The city of Padova
Padova (or Padua in English) is one of the most charming and dynamic towns in Italy. The historical centre boasts a wealth of medieval, renaissance and modern architecture; here a fascinating mix of historic and new, of centuries-old traditions and metropolitan rhythms creates a unique atmosphere. The medieval palaces, churches and cobbled streets emanate a sense of history and culture, the shops, markets and locals, a sparkling vitality and vibrant modern life. We look forward to welcome you to Padova, a town of vast cultural and artistic heritage!
Surrounded by the Euganean Hills and crossed by several waterways, Padova is a city that blends historical tradition and culture with burgeoning business and service industries. Its central position makes it perfect for reaching Venice and its beach resorts, the Dolomites, Lake Garda, and the spa resorts of Abano and Montegrotto Terme. Almost 500,000 tourists visit Padova each year to marvel at its art and fine heritage of architecture and museums. Its squares, porticoes and old cobbled streets tell the story of a wealthy, beautiful medieval town renowned for its art and culture.
Dating from the 16th century is the world’s first permanent anatomical theatre (teatro anatomico). 1446 is the date on the earliest documents mentioning the use of anatomical theatres made of wood, which were erected and dismantled as needed for public dissections.
Palazzo della Ragione
Construction of this enormous building – the Palace of Reason, or simply Il Salone (Great Hall) – was begun in 1218. Originally conceived as the civic and economic centre of the city, its upper floor was used as a court of law until the fall of the Venetian Republic in 1797.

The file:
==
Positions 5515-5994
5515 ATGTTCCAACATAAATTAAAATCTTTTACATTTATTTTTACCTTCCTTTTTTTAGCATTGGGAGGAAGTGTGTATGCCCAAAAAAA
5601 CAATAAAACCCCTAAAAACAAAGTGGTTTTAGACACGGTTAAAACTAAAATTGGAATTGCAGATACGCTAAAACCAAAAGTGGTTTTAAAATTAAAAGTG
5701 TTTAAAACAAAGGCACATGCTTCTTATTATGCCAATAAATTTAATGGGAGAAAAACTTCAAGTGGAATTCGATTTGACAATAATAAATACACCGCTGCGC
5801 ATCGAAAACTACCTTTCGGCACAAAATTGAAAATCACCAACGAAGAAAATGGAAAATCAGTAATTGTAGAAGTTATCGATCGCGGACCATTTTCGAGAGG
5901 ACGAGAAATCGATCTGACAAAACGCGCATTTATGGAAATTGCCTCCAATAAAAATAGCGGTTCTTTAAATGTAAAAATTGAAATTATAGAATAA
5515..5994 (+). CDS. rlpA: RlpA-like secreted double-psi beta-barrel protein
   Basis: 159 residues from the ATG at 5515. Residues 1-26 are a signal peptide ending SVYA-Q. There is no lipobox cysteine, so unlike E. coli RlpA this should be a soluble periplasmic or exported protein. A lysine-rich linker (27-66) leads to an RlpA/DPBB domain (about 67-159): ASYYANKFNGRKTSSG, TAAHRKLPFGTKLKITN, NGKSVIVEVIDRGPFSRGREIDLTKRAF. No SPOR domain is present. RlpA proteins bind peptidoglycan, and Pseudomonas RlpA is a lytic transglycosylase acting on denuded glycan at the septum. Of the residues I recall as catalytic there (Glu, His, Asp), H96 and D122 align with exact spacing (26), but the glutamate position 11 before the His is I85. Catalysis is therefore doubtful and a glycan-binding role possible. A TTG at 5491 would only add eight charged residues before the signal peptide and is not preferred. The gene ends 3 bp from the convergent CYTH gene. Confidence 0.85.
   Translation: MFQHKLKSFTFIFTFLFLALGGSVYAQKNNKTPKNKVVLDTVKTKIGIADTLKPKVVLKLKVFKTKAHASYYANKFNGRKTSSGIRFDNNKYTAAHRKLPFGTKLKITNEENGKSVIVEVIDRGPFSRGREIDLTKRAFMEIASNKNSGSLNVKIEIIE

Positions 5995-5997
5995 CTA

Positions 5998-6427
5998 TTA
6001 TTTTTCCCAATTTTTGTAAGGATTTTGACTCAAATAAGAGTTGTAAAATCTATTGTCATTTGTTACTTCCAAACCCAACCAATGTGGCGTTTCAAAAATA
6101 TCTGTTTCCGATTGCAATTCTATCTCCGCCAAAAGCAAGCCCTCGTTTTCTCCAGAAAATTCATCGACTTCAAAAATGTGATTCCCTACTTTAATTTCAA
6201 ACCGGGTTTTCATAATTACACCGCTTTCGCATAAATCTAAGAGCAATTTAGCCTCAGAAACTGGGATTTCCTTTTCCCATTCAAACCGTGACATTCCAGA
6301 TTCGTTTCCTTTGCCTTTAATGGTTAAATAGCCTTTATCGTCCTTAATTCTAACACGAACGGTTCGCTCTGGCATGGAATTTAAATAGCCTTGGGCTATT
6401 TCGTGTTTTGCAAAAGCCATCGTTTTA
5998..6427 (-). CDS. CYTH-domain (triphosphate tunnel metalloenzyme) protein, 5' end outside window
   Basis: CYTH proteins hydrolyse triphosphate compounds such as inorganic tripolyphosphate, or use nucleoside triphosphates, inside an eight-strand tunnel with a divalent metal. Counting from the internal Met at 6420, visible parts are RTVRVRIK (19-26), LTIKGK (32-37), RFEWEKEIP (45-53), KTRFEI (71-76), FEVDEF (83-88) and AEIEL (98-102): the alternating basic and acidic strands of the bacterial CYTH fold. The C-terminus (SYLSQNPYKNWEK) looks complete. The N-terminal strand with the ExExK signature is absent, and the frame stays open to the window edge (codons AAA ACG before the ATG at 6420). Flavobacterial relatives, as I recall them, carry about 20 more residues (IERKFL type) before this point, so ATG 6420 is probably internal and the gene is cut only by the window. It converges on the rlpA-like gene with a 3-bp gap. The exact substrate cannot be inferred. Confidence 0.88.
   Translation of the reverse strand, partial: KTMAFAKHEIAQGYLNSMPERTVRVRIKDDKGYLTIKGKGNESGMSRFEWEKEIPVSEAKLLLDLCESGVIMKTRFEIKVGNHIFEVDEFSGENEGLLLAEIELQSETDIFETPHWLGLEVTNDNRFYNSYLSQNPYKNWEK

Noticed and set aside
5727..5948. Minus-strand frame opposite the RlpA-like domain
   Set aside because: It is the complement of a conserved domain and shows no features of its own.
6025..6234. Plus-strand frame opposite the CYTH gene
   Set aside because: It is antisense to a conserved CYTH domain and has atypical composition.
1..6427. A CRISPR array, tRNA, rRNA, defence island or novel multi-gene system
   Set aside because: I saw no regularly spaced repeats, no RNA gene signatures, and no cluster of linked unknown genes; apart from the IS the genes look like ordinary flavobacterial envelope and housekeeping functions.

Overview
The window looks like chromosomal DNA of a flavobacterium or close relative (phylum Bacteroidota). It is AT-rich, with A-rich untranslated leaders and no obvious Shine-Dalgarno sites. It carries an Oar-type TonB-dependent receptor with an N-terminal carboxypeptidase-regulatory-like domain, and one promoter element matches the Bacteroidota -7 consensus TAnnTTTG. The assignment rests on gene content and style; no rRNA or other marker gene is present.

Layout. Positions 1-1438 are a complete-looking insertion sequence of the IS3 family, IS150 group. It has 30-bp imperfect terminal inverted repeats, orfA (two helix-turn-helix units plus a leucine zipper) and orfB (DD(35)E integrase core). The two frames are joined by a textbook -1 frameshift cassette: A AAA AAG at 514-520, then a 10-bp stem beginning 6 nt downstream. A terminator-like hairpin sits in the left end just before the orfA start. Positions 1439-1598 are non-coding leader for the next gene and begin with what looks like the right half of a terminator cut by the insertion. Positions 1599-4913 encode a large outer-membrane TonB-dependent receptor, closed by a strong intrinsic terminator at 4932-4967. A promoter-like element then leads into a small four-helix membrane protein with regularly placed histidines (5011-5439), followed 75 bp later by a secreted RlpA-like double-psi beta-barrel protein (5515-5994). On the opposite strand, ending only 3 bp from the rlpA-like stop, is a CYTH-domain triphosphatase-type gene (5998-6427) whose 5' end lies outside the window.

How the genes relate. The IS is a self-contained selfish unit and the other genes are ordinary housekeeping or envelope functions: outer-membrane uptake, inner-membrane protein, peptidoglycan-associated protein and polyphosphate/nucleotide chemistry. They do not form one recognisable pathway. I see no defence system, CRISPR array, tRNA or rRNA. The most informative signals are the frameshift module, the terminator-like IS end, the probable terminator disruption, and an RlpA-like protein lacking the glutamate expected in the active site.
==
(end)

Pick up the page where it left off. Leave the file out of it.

Owned by the University and its main premises since the 16th century, Palazzo Bo was once an inn, known as the Hospitium bovis (the Ox’s Stable). These premises were extended over the centuries until their completion in 1938-1942 with the construction of the New Courtyard by the architect Fagiuoli. The walls of the Old Courtyard are decorated with many painted and sculpted coats-of-arms of rectors and councillors.
Caffè Pedrocchi was completed in 1831. Since its foundation, students were able to meet in the Sala Verde (Green Room) without having to buy drinks. One wall of the adjacent Sala Bianca (White Room) has a bullet hole left by an Austrian rifle during the student riots of 1848, recalling the originally highly animated atmosphere of this coffee-house, a meeting point for students and professors.
Basilica di Sant’ Antonio
In the Padovan tradition, St. Anthony is ‘the Saint’ par excellence, for he is the patron saint of the city. The Basilica is visited every year by millions of pilgrims from all over the world. It contains masterpieces by Donatello, Altichiero da Zevio (in the Oratory of St. George nearby) and Titian (in the Scuola del Santo). St. Anthony’s Day is celebrated on June 13.
Prato della Valle
The largest square in Padova and perhaps in the whole of Europe. The architect Andrea Memmo, worked on a grand scale, and created first an elliptical island surrounded by a canal, crossed by two avenues with obelisk-decorated bridges spanning the canal and a fountain in the centre; lastly, he surrounded the whole with 78 (originally 87) statues of famous figures of antiquity. This grand space is now a great centre of attraction with its highly popular Saturday market.